for example, passing “user@domain.com” will return: domain.com

``def domainGet(email):    print("Your domain is: " + email.split('@')[-1])email = input("Please enter your email: >")domainGet(email)``

#### Exercise 8:

Create a basic function that returns True if the word ‘dog’ is contained in the input string. No need to worry about the edge cases

``def findDog(st):    if 'dog' in st.lower():        print("True")    else:        print("False")st = input("Please key a string: >")findDog(st)``

#### Exercise 9:

Create a function that counts the number of times the word “dog” occurs in a string. Again ignore edge cases.
solution:

``#-*- coding: utf-8 -*-#User/johnny.lu/Download/python3/PCCE/ex9.py'''**Create a function that counts the number of times the word "dog"occurs in a string. Again ignore edge cases.**'''string = input("Please enter your string: ")def countdogs(string):    count = 0    for word in string.lower().split():        if word == 'dog' or word == 'dogs':            count = count + 1            print(count)countdogs(string)``

#### Exercise 10:

Use lambda expressions and the filter() function to filter out words from a list that don’t start with the letter ‘s’. For example:

for example
`seq = ['soup','dog','salad','cat','great']`

should be filtered down to:
`['soup','salad']`

Solution

``seq = ['soup','dog','salad','cat','great']list(filter(lambda word: word[0]=='s',seq))``

#### About the “Lambda” and “map”:

see a pic of code:

``#-*- coding:utf-8 -*-#User/johnny.lu/python3/PCCEseq = [1,2,3,4,5,6,7,8,9,10]def times2(var):    return var*2print(list(map(times2, seq)))t = lambda var: var*2print(t(5))print(list(map(lambda num: num*3, seq)))``

The output:

``➜  PCCE python3 ex10_pre.py[2, 4, 6, 8, 10, 12, 14, 16, 18, 20]10[3, 6, 9, 12, 15, 18, 21, 24, 27, 30]➜  PCCE``

``def times(var):    print(var*2)var = input("Please input the var: ")times(var)``
``➜  PCCE python3 ex9.pyPlease input the var: >222``

hmmmmm……not correct right? so what’s wrong?
see below:

``def times(var):    print(var*2)num = input("Please input the var: >")var = int(num)times(var)``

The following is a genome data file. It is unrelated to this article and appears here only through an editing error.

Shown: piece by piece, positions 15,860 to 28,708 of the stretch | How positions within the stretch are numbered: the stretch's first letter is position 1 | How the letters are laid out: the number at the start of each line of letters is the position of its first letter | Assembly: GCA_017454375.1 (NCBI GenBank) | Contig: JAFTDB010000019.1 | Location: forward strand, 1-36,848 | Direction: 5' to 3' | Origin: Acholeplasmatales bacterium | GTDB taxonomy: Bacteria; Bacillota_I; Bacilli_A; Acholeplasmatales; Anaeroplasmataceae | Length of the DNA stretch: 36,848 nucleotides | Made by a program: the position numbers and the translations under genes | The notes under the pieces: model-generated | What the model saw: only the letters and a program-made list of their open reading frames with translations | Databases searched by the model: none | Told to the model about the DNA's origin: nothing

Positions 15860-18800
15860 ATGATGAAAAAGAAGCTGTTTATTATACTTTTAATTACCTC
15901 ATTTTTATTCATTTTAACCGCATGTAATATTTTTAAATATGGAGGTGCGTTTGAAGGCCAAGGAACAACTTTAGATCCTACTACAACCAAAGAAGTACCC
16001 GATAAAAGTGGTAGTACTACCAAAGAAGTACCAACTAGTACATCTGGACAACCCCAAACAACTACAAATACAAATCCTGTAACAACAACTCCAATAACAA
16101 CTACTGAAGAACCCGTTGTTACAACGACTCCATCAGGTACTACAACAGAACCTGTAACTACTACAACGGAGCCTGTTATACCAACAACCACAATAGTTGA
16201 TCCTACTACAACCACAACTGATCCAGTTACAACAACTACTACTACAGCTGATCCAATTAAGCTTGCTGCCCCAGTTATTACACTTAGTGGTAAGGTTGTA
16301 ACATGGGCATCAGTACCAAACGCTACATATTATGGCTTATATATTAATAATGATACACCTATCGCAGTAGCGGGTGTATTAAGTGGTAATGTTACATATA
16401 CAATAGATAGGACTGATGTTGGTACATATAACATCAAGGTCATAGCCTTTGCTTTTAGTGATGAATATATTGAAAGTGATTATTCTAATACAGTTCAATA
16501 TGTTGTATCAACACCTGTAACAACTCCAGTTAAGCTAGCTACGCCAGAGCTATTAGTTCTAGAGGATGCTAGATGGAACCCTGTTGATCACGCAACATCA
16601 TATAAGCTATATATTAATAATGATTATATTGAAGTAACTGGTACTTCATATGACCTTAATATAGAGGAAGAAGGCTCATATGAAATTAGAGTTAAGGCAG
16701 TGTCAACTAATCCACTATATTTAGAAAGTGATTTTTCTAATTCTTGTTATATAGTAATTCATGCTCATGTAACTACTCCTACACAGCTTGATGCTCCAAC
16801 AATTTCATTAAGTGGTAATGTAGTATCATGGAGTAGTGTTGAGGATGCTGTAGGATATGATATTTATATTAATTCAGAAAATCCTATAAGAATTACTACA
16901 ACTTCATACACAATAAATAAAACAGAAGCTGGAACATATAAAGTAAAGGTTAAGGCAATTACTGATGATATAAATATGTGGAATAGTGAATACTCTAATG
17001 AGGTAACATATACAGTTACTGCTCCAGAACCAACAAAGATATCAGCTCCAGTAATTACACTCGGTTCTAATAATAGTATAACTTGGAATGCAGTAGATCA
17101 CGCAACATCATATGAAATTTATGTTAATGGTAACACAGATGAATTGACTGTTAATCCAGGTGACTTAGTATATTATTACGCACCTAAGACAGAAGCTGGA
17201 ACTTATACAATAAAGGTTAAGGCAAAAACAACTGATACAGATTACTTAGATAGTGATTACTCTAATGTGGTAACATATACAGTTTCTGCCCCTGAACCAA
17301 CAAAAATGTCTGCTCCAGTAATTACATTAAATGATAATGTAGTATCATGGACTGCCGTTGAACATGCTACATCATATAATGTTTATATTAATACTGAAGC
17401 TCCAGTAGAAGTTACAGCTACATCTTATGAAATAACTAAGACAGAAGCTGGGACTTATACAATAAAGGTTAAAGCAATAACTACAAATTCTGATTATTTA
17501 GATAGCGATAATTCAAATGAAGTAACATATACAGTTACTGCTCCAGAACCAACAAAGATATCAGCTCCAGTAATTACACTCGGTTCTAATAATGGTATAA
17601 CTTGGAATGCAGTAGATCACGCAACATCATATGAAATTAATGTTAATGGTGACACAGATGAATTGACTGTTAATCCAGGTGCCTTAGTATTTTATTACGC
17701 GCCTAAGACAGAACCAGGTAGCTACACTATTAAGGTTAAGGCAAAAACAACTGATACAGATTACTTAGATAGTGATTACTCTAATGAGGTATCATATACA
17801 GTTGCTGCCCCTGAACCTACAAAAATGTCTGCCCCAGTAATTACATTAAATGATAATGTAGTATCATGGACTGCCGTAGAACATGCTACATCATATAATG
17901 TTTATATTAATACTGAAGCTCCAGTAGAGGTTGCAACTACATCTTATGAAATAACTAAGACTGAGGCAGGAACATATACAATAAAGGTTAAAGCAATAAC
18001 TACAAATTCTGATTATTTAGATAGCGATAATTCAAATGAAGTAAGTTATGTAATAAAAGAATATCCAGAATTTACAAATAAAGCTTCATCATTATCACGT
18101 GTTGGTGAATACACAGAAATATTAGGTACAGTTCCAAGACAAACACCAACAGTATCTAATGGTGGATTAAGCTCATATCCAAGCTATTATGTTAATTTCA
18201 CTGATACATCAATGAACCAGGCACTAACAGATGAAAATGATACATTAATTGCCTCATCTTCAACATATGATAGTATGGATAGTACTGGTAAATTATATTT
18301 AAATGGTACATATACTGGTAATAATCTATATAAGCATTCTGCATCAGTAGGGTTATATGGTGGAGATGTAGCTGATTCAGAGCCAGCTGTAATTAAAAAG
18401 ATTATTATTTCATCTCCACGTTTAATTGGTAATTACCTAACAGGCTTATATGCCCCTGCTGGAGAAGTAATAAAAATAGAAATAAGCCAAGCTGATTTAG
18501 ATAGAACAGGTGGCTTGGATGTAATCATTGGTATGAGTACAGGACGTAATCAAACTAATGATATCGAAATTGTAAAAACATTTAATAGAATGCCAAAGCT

``➜  PCCE python3 ex9.pyPlease input the var: >24``

because:
`var = input("Please input the var: ")`

now the ‘var’ is string, not a number, so when it put into the function, it will double the string, so, string’2', double it, become ‘22’
what we need to do it convert this string into integer:

``num = input("Please input the var: >")var = int(num)``

aha, done.

#### Final Problem:

You are driving a little too fast, and a police officer stops you. Write a function to return one of 3 possible results: “No ticket”, “Small ticket”, or “Big Ticket”. If your speed is 60 or less, the result is “No Ticket”. If speed is between 61 and 80 inclusive, the result is “Small Ticket”. If speed is 81 or more, the result is “Big Ticket”. Unless it is your birthday (encoded as a boolean value in the parameters of the function) — on your birthday, your speed can be 5 higher in all cases.

Solution:

``#-*- coding:utf-8 -*-#/User/johnny.lu/python3/PCCE/final_problem.pyprint("Please enter the speed(km/h)(only number please): \n")speed = int(input("> "))print("Please enter your birthday: (in DD/MM/YYYY format)\n")birthday = str(input("> "))def speeding(speed, birthday):    if birthday == '29/08/1989':        s = speed - 5    else:        s = speed    if s <= 60:        print("You pass.")    elif s > 61 and s <= 80:        print("You get a small ticket")    else:        print("You get a big ticket.")speeding(speed, birthday)``

Output

``➜  PCCE python3 final_problem.pyPlease enter the speed(km/h)(only number please):> 100Please enter your birthday: (in DD/MM/YYYY format)> 25/04/1964You get a big ticket.➜  PCCE python3 final_problem.pyPlease enter the speed(km/h)(only number please):> 80Please enter your birthday: (in DD/MM/YYYY format)> 18/08/1986You get a small ticket➜  PCCE``